public static int F(int n, int[] dp){
if(n==0) return 0;
if(n==1) return 1;

if(dp[n]!= -1) return dp[n];

return dp[n]= F(n-1,dp) + F(n-2,dp);
}

public static void main (String[] args){
int n = 5;
int dp[] = new int[n+1];
Arrays.fill(dp,-1);
System.out.println(F(n,dp));
}
}```

Output:

``5``

In this implementation, the “dp” array is used to store the intermediate results and avoid redundant calculations. Each time the function is called, it checks the “dp” array first before computing the result, making the overall time complexity much more efficient, and reducing the exponential growth to linear.

By memoization, the tree of subproblems shrinks as shown below:

## Tabulation Approach (Bottom Up) of Dynamic Programming

We’ll restructure the sequence in which we tackle the subproblems using the bottom-up dynamic programming technique.

We’ll calculate F(0), F(1), F(2), and so on like shown below:

This allows us to compute the answer to each issue once and keep only two intermediate results at a time.

For example, while attempting to determine F(2), we just require the answers to F(1) and F(0). Similarly, we just require the solutions to F(2) and F(3) for F(3) (1). This allows us to use less memory in our programs.

```import java.util.*;

class Main{
public static void main (String[] args){
int n=5;
int dp[] = new int[n+1];
Arrays.fill(dp,-1);

dp[0]= 0;
dp[1]= 1;

for(int i=2; i<=n; i++){
dp[i] = dp[i-1]+ dp[i-2];
}

System.out.println(dp[n]);
}
}```

Output:

``5``

In this implementation, we use an array dp to store the intermediate results and use a loop to build up the solution bottom-up, starting from the base cases and progressing towards the solution for n. This approach is more efficient than the recursive solution, as it avoids the overhead of repeated function calls and has a time complexity of O(n).

Now, let us enlist major points of difference between Top-Down and Bottom-Up Approaches of Dynamic Programming.

## Top-Down vs Bottom-Up Approach

The table below summarizes the differences between the two approaches of Dynamic Programming i.e., Top-Down and Bottom-Down.

Top-Down Bottom-Up
Definition A recursive approach that caches results An iterative approach that builds up the solution
Order of solving subproblems Solve the subproblems recursively Solve the subproblems in a bottom-up fashion
Data Structure Cache (hash table) Table (array)
Time Complexity O(n^2) in the worst case O(n) in the worst case
Space Complexity O(n) O(n)

## Difference between Dynamic Programming and Greedy Algorithms

Dynamic programming and greedy algorithms are both optimization techniques used in computer science, but they differ in their approach to solving problems.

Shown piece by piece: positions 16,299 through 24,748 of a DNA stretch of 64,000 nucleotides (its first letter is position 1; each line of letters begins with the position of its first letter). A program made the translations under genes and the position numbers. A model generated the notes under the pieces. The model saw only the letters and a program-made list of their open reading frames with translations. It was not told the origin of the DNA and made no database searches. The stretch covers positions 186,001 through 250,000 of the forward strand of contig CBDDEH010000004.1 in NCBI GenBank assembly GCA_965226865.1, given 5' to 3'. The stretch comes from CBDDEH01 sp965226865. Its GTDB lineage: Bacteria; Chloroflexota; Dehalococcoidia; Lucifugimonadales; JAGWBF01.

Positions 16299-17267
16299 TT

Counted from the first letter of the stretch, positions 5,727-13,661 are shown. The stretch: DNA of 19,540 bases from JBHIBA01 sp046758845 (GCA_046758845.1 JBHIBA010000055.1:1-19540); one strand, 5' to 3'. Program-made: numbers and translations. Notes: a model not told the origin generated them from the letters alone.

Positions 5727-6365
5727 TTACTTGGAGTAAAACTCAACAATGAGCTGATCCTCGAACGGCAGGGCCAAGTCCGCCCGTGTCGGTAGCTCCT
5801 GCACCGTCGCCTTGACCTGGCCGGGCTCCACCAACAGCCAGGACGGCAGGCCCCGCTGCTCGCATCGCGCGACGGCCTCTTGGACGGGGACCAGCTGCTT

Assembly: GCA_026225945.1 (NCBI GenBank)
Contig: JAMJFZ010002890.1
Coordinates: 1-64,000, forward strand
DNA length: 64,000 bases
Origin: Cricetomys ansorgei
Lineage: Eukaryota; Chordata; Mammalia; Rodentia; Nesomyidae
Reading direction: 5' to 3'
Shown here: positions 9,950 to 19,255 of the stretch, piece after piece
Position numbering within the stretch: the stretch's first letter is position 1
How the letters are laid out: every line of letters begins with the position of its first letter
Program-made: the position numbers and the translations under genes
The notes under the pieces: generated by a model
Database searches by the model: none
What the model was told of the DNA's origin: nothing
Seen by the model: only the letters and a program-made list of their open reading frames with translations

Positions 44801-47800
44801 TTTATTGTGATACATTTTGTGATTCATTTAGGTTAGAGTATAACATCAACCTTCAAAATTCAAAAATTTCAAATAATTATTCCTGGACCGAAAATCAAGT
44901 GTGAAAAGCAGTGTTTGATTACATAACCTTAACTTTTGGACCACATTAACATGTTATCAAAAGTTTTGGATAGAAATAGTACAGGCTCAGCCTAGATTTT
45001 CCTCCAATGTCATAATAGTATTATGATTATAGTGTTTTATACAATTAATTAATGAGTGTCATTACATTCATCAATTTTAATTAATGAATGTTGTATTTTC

Dynamic programming is an approach where a problem is divided into smaller subproblems, and the solutions to these subproblems are used to find the solution to the original problem. On the other hand, greedy algorithms are a technique where the solution to a problem is obtained by making the best choice at each step.
The differences between the two approaches are given below in the tabular form:

Dynamic Programming Greedy Algorithms
Solves problems by breaking them down into smaller subproblems Solves problems by making the locally optimal choice at each step
Uses a memo table or cache to store the solutions to subproblems Does not use a memo table or cache
Can be applied using a top-down or bottom-up approach Typically uses a top-down approach
Focuses on finding the best solution given some constraints Focuses on finding a solution that maximizes a specific criterion at each step
Used for optimization problems with sequential or chain-like structures Used for optimization problems with multiple choices at each step
Can be slower to implement but provides optimal solutions Faster to implement but may not provide optimal solutions

Conclusion
To summarize, Dynamic Programming is a problem-solving method that divides problems into smaller subproblems and then combines their solutions to obtain the solution to the original problem. It is primarily used to solve optimization problems and is useful when the problem has overlapping subproblems as well as an optimal substructure. By avoiding redundant computations and caching intermediate results, Dynamic Programming can significantly reduce the time complexity of a problem. Overall, Dynamic Programming is a powerful technique for solving a wide range of problems in fields such as computer science, mathematics, and operations research.

Q1. What is dynamic programming, and when should I consider using it?
Dynamic programming is a technique used in computer programming to solve complex problems by breaking them down into simpler overlapping subproblems. It is most effective when the problem exhibits optimal substructure and overlapping subproblems. Consider using dynamic programming when you encounter a problem that can be solved recursively, and you can efficiently store and retrieve the results of subproblems.

Q2. What is the difference between dynamic programming and divide-and-conquer?
Dynamic programming and divide-and-conquer are both problem-solving techniques. The key difference is that dynamic programming breaks a problem into overlapping subproblems and solves each subproblem only once, storing the result for future use. In contrast, divide-and-conquer solves a problem by breaking it into non-overlapping subproblems, often solving each subproblem independently.

Q3. How can I recognize if a problem can be solved using dynamic programming?
Problems that exhibit two main characteristics are good candidates for dynamic programming: optimal substructure and overlapping subproblems. Optimal substructure means that an optimal solution to the problem can be constructed from optimal solutions of its subproblems. Overlapping subproblems occur when the same subproblem is solved multiple times. Identifying these characteristics in a problem often indicates that dynamic programming can be applied.

Q4. What is memoization in dynamic programming?
Memoization is a technique used in dynamic programming to optimize the computation of subproblems. It involves storing the results of expensive function calls and retrieving the cached result when the same inputs occur again. By avoiding redundant computations, memoization can significantly improve the performance of dynamic programming algorithms.

Q5. Are there any downsides or limitations to using dynamic programming?
While dynamic programming is a powerful technique, it may not be suitable for every problem. Some potential downsides include the need for additional memory to store the results of subproblems, the complexity of identifying optimal substructure and overlapping subproblems, and the requirement for problems to have an inherent recursive structure. Additionally, dynamic programming may not always be the most efficient approach for solving a problem, so it’s essential to consider other algorithms and techniques as well.